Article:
Give it some time & figure out what you can reasonably do in a day, a week, etc. Then talk to your husband and see if he can pick up some of the rest.

If that's just not a possibility, then your choices are paying someone to do it (ie. housework), or it just not getting done (ie. housework), or not getting done as frequently as you'd like (ie. housework).

Guess you can tell what doesn't get done at our house, huh?  (ie. housework - ha!)

And you both have to accept that. Because it's reality.

You can't beat yourself up because after working a full day outside the home, taking care of the kid(s) by yourself, and the putting another couple of hours of housework in before bed, you're still not "done".

He can't come home expecting a clean & tidy house, perfectly stocked cupboard, and dinner on the table after you've been working full days outside of the home, doing all (or the vast majority) of the childcare yourself, and all (or the vast majority) of the housework yourself.

It's not physically possible.

Oh, you might have a mountaintop moment once in a while, but it's unreasonable for either of you to expect things to be maintained at that level.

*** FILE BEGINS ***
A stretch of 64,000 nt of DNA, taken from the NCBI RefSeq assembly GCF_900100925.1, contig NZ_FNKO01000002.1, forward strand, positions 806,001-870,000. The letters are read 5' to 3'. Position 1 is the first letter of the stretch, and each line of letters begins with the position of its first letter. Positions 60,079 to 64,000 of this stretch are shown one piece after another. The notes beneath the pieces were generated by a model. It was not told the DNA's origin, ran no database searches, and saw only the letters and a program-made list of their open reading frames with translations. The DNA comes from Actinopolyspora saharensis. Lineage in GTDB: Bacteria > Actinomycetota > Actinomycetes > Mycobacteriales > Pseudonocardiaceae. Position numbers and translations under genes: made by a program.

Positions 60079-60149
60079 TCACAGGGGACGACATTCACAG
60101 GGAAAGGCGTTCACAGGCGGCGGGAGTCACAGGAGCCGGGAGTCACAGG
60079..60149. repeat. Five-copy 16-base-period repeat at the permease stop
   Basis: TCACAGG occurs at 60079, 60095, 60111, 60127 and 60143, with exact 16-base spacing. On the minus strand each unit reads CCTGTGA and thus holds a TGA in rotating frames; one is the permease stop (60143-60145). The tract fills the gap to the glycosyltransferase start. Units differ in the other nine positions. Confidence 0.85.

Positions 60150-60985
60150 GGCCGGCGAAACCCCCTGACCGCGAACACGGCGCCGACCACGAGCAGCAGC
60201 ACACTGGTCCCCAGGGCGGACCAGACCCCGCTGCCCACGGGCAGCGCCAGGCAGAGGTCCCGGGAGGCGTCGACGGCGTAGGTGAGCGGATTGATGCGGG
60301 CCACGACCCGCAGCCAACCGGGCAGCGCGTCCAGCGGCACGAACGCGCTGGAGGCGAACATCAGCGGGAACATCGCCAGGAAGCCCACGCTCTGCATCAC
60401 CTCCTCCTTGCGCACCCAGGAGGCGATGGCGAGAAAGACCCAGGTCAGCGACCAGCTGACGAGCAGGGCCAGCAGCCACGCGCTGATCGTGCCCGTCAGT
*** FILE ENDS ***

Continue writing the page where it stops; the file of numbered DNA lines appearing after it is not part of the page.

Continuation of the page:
## side note - I determined my top priorities to be: laundry, grocery shopping, and doing the dishes. I figured if I could keep clean clothes on my family, food for them to eat, and clean dishes for them to eat off of, then I was doing pretty well. The rest I look at as bonus. ##

******************

As far as scheduling goes, we recently started keeping a shared Google Calendar, that I can access at work & home, and he can access on his Droid. This has helped immensely when it comes to scheduling even the little things.

I can see when is shifts are (because even though they are every 3rd day, like clockwork, I still cannot keep that straight in my head), when he has extra things to do, etc.
He can see when I've made plans and he needs to be home (after I've told / asked him, of course).
It's an easy, quick reference that we can both access at just about any time.

****************************

He's doing what he feels he needs to do to provide for his family financially, and even if he might be willing to look at another career path eventually, well, it's not going to happen overnight.

So you just have to come to terms within yourself with the reality of your situation, as it is at this moment, and deal with it in the best way you can.

You make it work. You do what you need to do, and you make it work for your family.

It's not fun. It's not glamourous. It sucks. And sometimes it really, really sucks.

But you do it. You make it work.

********************

And there it is. My advice on how to handle your husband being gone so much.